A rapid transition to remote learning as schools closed to help prevent the spread of the coronavirus has some concerned that learning gaps could widen as a result. Concerns focus on disparities in at-home internet and technology access, as well as that students with special needs may not receive the support they need.
There has been a recent resurgence of the debate over how to best teach reading. This article describes four major findings, including the argument for phonics, the benefit of independent reading time and how to develop reading comprehension.
Now might be the time to boost literacy about current events, writes civics teacher Robert Pondiscio, a senior fellow at the Thomas B. Fordham Institute. In this article, Pondiscio writes that using the news in teaching can boost language proficiency and civic-mindedness while cultivating a lifelong interest in current events.
A New York state high school won $15,000 for its school library through a competition that featured a music video called "In the Library." In the video, students showcased its school district's Go Read initiative, which encourages students to read more books.
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Reading recovery specialist Katrina Daiga responded when Michigan Gov. Gretchen Whitmer asked teachers to get creative about teaching students who are at home while schools are closed. Daiga, who is also a district administrator and elementary English-language arts administration leader, has been reading books aloud in online videos for local students and has recorded about a dozen books.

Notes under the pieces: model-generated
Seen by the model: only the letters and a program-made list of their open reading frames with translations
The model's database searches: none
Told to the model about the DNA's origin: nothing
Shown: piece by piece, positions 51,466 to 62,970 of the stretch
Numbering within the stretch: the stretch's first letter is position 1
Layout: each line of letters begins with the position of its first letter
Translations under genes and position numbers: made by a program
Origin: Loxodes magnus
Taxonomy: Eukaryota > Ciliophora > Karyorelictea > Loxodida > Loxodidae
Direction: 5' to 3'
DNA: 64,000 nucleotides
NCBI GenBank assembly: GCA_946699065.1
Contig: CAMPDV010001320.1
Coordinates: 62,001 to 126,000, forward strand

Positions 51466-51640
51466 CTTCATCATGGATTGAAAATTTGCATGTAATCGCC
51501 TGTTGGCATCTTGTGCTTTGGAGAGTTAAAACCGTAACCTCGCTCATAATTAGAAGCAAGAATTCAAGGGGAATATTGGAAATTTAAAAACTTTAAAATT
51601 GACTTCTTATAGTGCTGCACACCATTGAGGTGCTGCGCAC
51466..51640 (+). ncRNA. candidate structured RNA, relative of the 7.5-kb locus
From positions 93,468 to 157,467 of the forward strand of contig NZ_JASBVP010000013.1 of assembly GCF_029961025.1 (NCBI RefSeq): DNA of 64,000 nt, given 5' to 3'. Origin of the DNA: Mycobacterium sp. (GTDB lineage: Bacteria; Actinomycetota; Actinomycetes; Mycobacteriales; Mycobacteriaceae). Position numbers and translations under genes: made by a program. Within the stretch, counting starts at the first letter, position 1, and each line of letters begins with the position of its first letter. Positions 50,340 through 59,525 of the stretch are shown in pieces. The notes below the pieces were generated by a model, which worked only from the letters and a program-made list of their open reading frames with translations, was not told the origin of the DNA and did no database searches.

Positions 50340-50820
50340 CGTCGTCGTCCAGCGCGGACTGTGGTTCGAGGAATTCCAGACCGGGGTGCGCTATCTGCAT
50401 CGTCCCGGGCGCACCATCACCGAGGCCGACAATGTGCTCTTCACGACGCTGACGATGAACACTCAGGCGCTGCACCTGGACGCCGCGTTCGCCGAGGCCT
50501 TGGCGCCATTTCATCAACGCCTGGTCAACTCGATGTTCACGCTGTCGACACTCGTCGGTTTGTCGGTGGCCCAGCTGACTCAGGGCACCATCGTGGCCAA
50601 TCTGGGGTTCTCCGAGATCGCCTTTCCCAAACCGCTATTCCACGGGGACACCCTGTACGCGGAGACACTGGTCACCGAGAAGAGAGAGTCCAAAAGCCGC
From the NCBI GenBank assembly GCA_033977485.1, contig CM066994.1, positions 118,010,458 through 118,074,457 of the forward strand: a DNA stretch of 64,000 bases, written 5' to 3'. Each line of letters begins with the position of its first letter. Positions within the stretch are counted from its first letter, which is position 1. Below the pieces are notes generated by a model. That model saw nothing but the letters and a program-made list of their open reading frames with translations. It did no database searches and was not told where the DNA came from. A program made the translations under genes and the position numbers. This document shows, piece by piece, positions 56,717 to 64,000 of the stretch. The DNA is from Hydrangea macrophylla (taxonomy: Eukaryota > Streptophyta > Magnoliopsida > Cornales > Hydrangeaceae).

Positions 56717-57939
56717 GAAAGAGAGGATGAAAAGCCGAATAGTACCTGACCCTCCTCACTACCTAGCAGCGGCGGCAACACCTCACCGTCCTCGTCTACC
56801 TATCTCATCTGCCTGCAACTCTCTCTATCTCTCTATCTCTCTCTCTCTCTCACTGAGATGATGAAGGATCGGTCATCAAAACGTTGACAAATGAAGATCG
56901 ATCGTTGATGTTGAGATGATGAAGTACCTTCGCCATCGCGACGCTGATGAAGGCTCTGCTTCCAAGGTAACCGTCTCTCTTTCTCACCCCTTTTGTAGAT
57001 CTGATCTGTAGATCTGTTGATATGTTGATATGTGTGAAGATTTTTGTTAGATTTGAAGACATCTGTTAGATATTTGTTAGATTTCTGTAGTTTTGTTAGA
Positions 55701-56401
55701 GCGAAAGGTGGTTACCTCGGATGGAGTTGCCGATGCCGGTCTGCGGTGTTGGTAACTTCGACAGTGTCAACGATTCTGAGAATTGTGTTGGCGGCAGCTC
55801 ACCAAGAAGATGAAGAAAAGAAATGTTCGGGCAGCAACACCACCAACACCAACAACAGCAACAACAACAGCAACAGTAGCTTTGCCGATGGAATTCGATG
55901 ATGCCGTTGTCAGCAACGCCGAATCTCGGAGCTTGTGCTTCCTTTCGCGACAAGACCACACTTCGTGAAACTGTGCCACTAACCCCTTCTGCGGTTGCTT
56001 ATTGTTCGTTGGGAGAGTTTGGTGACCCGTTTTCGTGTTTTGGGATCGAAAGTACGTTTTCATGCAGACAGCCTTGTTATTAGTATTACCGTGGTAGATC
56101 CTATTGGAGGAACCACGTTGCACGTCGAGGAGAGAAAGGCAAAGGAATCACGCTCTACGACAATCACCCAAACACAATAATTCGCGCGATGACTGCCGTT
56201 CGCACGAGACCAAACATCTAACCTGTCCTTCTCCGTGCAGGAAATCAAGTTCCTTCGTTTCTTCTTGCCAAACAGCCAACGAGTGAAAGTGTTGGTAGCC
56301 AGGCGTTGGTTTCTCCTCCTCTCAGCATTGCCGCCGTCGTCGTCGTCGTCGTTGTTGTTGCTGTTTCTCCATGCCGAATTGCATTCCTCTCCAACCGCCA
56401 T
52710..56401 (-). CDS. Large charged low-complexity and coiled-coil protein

The coronavirus pandemic and its effect on the education system is "without precedent," says Mike Magee, CEO of Chiefs for Change. In this interview, he shares some of the innovative ways school chiefs nationwide are leading through the crisis, including by ensuring students have access to meals and finding innovative ways to connect with students.
The Federal Communications Commission told shuttered schools and libraries that they will not forfeit their E-rate subsidies if they provide the public with access to Wi-Fi networks. The Wireline Competition Bureau said each institution should create use policies for the service.
The sudden shift to online instruction has many teachers using digital platforms to read aloud to students, but is the practice legal? In most cases, it is allowed under fair-use statutes, but there are a few instances when teachers should consider potential copyright complications, such as establishing a free YouTube channel for reading aloud when that reading is not directly related to instruction.
On Thursday, April 2, AASL will host a second town hall to give school library professionals the opportunity to gather as a community and discuss the impact the COVID-19 pandemic is having on schools, educators, and learners. All are welcome to participate in the AASL Town Hall: The Show Must Go On(line) beginning at 11:00 a.m. Central. Visit here at the time of the meeting to join the discussion. Registration is not required. An archive of the town hall will be available within 1-3 business days here.
During this unique time of national crisis in which the K-12 education setting has been challenged, school librarians are taking the lead in teaching and learning now more than ever. School librarians are working with classroom teachers and administrators to keep their community of learners connected. AASL wants to capture the critical role school librarians are playing during this crisis. This survey will take approximately 20 minutes. The survey is open to all school library professionals. The survey will close Monday, April 6, at 9:00 a.m. Central.